The Amazon is burning. Why the world is worried

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The Amazon rainforest spreads vastly along South America, spanning across Brazil, Bolivia, Peru, Ecuador, Colombia, Venezuela, Guyana, Suriname and French Guiana./ Getty

For decades, the Amazon has been recognized as an important repository of biodiversity and natural resources, not only for the local communities, but also for the entire world.

Sadly, it has in recent weeks grabbed world headlines for destructive fires that have ravaged deep into the forest.

Environmentalists warn that the continued burning of the Amazon spells doom for the earth, which relies heavily on the rainforest for the sustenance of life.

Fires

Due to the Amazon’s importance on earth, the recent fires have caused widespread concern with calls for world leaders to do more to put out the fires immediately.

A record number of fires have been ravaging the South American rain forest, mostly in Brazil. The fires made it into the recently concluded G7 Summit in the French city of Biarritz.

At the end of the Summit pledged $22 million to help fight the forest fires.

A record number of fires have been ravaging the South American rain forest, mostly in Brazil, drawing international attention./ Getty

Cause of fires?

Wild fires are a regular natural occurrence in the Amazon at particular times of the year, especially in the dry seasons.

Environmentalists are however attributed the current record number of fires to farmers whose greed pushes them to set the forest on fire to clear land for pasture, as well as loggers.

Importance of the Amazon?

The Amazon is the world’s largest tropical rainforest, covering over 5.5 million square kilometres.

It spreads vastly along South America, spanning across Brazil, Bolivia, Peru, Ecuador, Colombia, Venezuela, Guyana, Suriname and French Guiana.

More than 1,100 tributaries converge to form the mighty Amazon river, which is the largest river by discharge volume of water in the world.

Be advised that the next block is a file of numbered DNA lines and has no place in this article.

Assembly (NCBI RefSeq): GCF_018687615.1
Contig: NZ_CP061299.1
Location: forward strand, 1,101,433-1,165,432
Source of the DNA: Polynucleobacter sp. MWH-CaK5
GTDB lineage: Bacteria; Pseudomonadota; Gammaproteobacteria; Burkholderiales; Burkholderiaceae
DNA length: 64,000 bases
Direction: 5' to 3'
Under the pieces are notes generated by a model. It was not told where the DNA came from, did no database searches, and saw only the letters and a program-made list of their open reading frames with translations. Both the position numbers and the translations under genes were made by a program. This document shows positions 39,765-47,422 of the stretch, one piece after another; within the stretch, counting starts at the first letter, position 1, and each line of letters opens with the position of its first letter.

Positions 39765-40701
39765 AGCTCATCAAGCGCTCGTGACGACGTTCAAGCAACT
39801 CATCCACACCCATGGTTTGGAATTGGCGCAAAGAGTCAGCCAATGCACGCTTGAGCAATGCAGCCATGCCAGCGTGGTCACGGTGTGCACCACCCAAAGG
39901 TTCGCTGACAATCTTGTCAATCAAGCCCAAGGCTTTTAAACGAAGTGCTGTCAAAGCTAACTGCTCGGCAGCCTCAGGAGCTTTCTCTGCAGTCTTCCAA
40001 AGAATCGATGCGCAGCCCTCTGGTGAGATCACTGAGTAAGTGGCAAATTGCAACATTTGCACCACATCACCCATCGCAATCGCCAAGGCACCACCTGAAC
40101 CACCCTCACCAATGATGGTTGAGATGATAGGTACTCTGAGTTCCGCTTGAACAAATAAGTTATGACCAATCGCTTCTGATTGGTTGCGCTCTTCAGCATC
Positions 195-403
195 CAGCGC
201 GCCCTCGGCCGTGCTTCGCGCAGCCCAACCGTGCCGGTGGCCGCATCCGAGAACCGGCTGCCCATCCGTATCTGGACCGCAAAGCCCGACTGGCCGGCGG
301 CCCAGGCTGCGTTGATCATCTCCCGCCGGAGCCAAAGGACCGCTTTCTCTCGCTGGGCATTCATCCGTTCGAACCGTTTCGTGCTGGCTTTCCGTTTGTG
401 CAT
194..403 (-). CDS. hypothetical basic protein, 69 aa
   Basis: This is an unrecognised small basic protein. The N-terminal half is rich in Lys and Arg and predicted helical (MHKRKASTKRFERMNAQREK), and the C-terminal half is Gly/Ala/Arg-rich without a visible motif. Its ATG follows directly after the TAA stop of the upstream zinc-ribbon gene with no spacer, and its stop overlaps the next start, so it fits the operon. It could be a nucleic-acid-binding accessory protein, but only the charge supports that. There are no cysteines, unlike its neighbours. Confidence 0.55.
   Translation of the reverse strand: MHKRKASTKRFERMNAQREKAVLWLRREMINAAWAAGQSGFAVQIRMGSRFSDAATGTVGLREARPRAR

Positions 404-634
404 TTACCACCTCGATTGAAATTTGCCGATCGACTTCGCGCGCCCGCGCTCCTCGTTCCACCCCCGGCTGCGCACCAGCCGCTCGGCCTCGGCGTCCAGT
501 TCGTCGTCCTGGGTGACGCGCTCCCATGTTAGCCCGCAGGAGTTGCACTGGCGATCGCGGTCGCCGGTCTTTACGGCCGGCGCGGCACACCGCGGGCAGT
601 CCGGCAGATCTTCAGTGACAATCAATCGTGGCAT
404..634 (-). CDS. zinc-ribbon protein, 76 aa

Reportedly, around 20 percent of the world’s fresh water is found here, flowing through the length of the Amazon into the Sea.

The Amazon River provides an important habitat for countless species of animals, including over 2,500 species of fish.

Generally, the Amazon rainforest is home to around 40,000 plant species, 1,300 bird species, 3,000 fish species, 430 mammals and a whopping 2.5 million different insects.

Due to its vastness, the Amazon is considered to be the lungs of the earth. The rainforest reportedly produces about 20 percent of the earth’s oxygen and takes in enormous amounts of carbon dioxide emitted by human activity.

Beyond the fires, environmentalists around the world are routing for concerted efforts to save the Amazon from damage.

There are fears that the important ecosystem could be reduced to swathes of dry land, accelerating climate change. A continued damage of the Amazon could also lead to the loss of thousands of animal and plant species that depend entirely on the forest’s survival.

Furthermore, damage to the forest spells disaster for indigenous human populations that call the Amazon home.

The Amazon rainforest is home to around 40,000 plant species, 1,300 bird species, 3,000 fish species, 430 mammals and a whopping 2.5 million different insects./ Getty

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